Submitted to: Journal of Economic Entomology
Publication Type: Peer Reviewed Journal
Publication Acceptance Date: 6/1/2015
Publication Date: 8/1/2015
Citation: Prasifka, J.R., Rinehart, J.P., Yocum, G.D. 2015. Nonconstant thermal regimes enhance overwintering success and accelerate diapause development for Smicronyx fulvus (Coleoptera: Curculionidae). Journal of Economic Entomology. 108(4):1804-1809. doi:10.1093/jee/tov173.
Interpretive Summary: The number of red sunflower seed weevils in sunflowers have been inconsistent or declining, particularly in North Dakota. Because of the inconsistency of weevil populations, development of weevil-resistant germplasm and other research have been limited. Weevils spend winters dormant (in diapause) and previously have been stored at low, constant temperatures for research. A constant cold (43 °F) was compared to alternative, non-constant temperatures for storage up to one year. Both alternate temperature treatments (a fluctuating thermal regime, FTR and thermoperiod, TP) produced more adult weevils than constant cold for storage of three months or less, while all temperature treatments were good for medium length (six month) cold storage, and FTR was best for year-long storage. Excluding the very short 14 d cold storage period, a doubling of cold storage time (e.g., three months to six months) decreased the number of days until half of the weevils had emerged by about 10 days. After one year of larval storage, red seed weevil adults successfully infested sunflowers in a plant growth chamber, with damage similar to that observed in field trials. Compared to previous efforts to store weevil larvae, the new method of collection and storage is more effective or more time-efficient, and should permit faster progress in research attempting to improve management of this pest.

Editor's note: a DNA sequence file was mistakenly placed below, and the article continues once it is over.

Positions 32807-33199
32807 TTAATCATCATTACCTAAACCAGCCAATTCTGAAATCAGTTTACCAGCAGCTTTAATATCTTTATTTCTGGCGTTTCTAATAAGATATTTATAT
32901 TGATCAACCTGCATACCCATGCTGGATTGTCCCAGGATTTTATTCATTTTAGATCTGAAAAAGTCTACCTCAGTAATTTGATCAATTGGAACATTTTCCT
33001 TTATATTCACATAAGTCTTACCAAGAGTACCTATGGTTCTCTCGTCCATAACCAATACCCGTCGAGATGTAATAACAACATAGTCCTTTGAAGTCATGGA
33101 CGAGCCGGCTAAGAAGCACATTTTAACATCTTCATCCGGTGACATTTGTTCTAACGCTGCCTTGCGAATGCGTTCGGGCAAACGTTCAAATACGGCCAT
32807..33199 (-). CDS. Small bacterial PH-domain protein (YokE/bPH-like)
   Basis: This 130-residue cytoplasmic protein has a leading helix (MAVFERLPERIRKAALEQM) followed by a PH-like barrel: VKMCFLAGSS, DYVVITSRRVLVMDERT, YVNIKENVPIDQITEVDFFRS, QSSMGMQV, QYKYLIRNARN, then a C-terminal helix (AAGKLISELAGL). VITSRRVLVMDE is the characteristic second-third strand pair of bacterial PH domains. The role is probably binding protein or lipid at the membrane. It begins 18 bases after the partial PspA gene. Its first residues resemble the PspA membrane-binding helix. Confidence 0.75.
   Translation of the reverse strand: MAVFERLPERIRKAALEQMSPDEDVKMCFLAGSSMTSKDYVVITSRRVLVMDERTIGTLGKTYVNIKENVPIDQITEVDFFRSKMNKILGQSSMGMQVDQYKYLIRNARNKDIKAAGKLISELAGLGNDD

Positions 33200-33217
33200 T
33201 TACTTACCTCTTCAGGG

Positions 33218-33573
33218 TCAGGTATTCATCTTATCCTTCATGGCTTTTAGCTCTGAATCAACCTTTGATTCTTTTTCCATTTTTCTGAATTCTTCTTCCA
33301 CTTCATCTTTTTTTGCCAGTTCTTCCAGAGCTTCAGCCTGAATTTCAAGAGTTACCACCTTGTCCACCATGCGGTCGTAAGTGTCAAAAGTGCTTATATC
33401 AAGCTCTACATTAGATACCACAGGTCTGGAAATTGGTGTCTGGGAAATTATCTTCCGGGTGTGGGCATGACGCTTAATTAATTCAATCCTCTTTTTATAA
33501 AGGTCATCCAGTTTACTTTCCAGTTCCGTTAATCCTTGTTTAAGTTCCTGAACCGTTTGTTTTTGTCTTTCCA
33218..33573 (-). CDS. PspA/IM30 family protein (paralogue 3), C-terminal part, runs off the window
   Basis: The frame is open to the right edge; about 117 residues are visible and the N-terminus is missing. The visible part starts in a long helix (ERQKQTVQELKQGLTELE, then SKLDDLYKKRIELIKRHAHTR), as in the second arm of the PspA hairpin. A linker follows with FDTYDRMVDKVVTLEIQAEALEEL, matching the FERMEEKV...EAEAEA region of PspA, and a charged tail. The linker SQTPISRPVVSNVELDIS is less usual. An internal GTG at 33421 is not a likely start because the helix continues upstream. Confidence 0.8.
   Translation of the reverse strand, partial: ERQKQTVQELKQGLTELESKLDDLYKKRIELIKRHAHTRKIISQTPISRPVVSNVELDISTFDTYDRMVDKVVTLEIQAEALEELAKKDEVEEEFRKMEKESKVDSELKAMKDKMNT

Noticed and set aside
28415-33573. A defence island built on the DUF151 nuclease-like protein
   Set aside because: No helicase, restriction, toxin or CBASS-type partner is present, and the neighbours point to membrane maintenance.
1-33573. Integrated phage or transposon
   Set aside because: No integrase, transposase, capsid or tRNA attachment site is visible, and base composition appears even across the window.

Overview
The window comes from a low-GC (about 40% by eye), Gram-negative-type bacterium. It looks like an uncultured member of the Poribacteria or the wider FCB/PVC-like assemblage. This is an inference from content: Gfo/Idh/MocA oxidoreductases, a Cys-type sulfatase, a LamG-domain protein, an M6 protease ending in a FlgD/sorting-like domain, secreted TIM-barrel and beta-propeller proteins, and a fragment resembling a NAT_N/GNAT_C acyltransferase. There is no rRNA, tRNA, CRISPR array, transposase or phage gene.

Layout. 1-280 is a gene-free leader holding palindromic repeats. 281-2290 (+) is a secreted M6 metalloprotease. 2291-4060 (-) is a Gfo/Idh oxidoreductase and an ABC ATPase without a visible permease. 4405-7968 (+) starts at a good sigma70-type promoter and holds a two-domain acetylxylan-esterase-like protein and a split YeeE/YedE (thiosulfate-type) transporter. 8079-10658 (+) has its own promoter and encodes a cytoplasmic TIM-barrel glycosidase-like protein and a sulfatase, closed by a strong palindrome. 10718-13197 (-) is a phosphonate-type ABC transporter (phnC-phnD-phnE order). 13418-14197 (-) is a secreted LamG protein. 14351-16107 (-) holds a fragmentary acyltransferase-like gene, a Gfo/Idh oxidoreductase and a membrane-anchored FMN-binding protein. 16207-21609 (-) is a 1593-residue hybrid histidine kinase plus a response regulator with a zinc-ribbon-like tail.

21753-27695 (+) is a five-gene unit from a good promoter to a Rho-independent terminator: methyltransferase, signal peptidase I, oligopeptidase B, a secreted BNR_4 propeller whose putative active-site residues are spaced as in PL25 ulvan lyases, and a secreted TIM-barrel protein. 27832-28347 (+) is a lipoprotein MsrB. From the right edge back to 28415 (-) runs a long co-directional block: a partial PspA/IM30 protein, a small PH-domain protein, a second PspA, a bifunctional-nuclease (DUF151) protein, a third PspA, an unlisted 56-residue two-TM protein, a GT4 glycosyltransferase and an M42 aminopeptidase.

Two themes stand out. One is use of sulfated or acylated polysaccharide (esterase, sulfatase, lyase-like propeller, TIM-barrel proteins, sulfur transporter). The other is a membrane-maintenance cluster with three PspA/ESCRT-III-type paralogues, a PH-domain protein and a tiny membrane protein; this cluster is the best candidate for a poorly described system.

Technical Abstract: Recent populations of the red sunflower seed weevil, Smicronyx fulvus LeConte (Coleoptera: Curculionidae) have been inconsistent or declining, particularly in North Dakota. Consequently, field and laboratory research on weevil biology, including development of resistant germplasm, have been limited. To determine whether cold storage of diapausing larvae could be improved, alternative temperature treatments (fluctuating thermal regime, FTR, and thermoperiod, TP) were tested versus a constant 6 °C for storage up to 365 d. Both alternate (FTR and TP) temperature treatments produced more adult weevils than constant 6 °C for short (42 d, 91 d) storage, while all temperature treatments were good at moderate term (181 d) cold storage, and FTR was best for long (365 d) periods. Excluding the 14 d storage period, which produced too few weevils for comparison, each doubling of cold storage time (e.g., from 42 to 91 d, 91 to 181 d, 181 to 365 d) usually decreased the number of days to 50% relative emergence by ˜ 10 d. After 365 d of larval storage, emerged S. fulvus adults successfully infested sunflowers in a plant growth chamber, with damage per female similar to that observed in field trials. Compared to previous efforts to store weevil larvae, the method of collection and FTR storage is either more effective (greater adult emergence, reduced parasitism) or more time-efficient, and should permit year-round research using S. fulvus adults. Because successful emergence under FTR was > 75% after 365 d of storage, additional research would be required to determine the limits of cold storage for S. fulvus.